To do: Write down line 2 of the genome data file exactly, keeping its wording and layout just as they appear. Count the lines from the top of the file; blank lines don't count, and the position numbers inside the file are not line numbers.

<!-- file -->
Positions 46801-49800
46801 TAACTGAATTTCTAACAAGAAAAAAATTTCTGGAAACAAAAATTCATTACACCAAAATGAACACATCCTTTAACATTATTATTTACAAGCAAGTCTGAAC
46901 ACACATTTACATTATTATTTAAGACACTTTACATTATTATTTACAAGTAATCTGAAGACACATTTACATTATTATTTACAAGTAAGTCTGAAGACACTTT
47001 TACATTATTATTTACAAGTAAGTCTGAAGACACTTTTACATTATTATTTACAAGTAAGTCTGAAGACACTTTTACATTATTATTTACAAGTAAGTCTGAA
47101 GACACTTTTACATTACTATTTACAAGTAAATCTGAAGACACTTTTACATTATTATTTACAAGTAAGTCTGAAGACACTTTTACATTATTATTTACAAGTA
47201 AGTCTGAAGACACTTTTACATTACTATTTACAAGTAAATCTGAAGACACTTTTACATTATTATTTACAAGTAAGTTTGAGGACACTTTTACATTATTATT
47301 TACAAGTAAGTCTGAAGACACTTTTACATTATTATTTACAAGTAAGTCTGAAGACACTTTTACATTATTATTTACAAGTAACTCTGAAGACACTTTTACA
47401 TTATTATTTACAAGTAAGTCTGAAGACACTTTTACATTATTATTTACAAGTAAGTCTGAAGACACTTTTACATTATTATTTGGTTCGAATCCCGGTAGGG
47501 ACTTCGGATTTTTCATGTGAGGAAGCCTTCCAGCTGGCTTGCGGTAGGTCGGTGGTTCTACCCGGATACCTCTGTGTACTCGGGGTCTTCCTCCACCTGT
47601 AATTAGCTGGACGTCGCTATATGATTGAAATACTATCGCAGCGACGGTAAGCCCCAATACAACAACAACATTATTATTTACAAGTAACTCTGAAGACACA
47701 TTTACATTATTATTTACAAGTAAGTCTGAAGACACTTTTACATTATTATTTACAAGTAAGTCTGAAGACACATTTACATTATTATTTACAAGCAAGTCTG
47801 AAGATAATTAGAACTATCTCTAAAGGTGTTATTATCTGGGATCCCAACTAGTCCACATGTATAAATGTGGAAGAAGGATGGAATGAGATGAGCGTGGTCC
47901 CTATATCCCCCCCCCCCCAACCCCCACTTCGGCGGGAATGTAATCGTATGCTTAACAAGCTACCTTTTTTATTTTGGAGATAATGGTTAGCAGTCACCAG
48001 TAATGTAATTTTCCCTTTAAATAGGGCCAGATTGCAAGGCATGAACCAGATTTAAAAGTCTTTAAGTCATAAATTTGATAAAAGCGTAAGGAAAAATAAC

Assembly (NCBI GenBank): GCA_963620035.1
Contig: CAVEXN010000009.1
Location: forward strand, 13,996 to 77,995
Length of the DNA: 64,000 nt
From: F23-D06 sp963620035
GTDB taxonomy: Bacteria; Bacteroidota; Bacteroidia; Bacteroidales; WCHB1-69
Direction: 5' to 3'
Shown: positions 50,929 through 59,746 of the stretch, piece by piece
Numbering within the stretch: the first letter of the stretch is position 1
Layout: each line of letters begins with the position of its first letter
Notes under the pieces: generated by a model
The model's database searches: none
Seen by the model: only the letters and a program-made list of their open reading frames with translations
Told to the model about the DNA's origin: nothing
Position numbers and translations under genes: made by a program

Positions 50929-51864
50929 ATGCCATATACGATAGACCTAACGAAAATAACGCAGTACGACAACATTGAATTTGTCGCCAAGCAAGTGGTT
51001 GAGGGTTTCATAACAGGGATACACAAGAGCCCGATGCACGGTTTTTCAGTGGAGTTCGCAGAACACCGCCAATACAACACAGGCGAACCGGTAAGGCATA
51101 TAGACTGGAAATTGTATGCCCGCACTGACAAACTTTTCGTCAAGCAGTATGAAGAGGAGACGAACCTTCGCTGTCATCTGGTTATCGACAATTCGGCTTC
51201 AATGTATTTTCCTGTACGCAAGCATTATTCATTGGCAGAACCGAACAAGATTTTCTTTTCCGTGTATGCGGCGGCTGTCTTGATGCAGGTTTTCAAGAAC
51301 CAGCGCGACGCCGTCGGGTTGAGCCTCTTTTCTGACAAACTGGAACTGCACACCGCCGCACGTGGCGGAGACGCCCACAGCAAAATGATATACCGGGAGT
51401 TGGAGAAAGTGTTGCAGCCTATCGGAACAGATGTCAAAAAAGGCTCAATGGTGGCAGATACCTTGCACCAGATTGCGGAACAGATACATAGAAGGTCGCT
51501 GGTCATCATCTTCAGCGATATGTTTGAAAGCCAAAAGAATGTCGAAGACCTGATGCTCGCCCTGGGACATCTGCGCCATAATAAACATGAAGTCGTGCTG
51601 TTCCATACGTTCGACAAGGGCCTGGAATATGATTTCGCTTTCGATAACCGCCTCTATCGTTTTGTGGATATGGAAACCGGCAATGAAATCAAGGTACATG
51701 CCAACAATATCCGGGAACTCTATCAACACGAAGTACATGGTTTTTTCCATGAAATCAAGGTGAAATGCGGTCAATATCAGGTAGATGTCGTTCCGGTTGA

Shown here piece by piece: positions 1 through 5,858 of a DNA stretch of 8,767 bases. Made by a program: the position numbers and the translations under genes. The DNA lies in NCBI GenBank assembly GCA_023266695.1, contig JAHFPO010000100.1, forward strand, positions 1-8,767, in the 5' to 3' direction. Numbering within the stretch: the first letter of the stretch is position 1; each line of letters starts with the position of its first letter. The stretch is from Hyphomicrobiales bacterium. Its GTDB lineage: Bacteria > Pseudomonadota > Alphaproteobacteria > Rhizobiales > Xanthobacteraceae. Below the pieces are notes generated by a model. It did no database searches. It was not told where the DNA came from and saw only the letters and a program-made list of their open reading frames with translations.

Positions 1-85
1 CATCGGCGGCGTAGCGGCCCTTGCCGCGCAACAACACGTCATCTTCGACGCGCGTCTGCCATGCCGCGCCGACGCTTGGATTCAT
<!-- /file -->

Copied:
46801 TAACTGAATTTCTAACAAGAAAAAAATTTCTGGAAACAAAAATTCATTACACCAAAATGAACACATCCTTTAACATTATTATTTACAAGCAAGTCTGAAC